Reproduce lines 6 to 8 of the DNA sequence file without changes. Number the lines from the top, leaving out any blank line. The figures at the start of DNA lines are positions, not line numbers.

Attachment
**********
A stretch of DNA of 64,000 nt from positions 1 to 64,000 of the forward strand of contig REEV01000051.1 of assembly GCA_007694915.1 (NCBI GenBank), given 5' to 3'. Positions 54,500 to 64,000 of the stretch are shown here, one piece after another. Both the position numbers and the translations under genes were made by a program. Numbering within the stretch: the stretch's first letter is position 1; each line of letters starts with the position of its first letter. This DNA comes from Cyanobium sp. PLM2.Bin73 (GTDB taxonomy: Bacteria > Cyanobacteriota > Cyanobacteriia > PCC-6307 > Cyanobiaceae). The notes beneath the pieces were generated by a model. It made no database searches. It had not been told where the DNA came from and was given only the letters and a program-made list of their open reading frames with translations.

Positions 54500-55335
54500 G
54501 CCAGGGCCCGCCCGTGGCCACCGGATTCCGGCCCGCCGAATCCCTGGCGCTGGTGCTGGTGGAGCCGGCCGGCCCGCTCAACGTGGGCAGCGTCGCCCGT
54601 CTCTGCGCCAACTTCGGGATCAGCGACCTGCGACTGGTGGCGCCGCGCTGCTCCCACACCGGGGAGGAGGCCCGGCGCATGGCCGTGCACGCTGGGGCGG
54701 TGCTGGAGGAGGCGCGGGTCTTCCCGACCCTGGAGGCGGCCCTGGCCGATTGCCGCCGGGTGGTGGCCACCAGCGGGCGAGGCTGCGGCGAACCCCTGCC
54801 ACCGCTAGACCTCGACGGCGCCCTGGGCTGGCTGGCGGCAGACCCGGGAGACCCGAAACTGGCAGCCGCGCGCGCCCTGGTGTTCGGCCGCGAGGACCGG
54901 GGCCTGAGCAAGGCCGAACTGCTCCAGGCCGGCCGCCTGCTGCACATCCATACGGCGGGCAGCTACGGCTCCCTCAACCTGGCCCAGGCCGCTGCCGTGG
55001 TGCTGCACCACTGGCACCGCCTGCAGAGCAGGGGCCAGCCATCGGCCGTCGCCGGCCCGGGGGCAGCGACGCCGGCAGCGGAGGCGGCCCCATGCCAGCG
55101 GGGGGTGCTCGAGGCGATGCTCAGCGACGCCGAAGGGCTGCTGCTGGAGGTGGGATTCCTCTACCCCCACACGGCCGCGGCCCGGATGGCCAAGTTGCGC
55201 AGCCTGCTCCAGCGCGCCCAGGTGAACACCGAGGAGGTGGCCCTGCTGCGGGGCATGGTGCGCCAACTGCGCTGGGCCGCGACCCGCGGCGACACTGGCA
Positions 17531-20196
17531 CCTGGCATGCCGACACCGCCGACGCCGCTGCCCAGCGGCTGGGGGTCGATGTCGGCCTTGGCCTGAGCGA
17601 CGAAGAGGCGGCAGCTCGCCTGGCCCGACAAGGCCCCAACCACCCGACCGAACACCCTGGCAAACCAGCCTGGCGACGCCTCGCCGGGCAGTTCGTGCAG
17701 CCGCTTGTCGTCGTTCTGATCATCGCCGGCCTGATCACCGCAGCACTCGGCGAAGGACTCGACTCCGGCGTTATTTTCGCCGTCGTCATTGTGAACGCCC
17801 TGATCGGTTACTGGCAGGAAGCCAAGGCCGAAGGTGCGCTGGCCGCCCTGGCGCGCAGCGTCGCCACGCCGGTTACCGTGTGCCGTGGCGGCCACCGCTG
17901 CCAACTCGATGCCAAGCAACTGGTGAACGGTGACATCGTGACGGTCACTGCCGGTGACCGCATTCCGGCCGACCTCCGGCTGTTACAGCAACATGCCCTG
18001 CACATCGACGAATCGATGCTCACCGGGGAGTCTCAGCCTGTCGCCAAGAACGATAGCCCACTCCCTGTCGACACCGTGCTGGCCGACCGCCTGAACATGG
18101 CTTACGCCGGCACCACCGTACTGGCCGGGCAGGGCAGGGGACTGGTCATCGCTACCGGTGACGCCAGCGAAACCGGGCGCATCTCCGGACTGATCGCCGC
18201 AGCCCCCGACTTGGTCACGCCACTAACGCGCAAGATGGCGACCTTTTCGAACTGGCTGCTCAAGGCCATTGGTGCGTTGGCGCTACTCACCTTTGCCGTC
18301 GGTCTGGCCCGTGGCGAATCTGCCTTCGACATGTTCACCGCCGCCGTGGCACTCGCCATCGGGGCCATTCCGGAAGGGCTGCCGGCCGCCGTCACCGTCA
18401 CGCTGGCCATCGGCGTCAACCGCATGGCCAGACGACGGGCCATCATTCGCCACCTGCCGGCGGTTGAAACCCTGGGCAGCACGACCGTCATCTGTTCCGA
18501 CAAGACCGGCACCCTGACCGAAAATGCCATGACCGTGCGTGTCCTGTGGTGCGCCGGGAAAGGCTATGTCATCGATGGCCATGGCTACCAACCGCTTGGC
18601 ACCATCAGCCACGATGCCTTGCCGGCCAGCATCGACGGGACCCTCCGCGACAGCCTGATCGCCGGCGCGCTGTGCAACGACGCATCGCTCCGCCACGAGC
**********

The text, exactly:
54701 TGCTGGAGGAGGCGCGGGTCTTCCCGACCCTGGAGGCGGCCCTGGCCGATTGCCGCCGGGTGGTGGCCACCAGCGGGCGAGGCTGCGGCGAACCCCTGCC
54801 ACCGCTAGACCTCGACGGCGCCCTGGGCTGGCTGGCGGCAGACCCGGGAGACCCGAAACTGGCAGCCGCGCGCGCCCTGGTGTTCGGCCGCGAGGACCGG
54901 GGCCTGAGCAAGGCCGAACTGCTCCAGGCCGGCCGCCTGCTGCACATCCATACGGCGGGCAGCTACGGCTCCCTCAACCTGGCCCAGGCCGCTGCCGTGG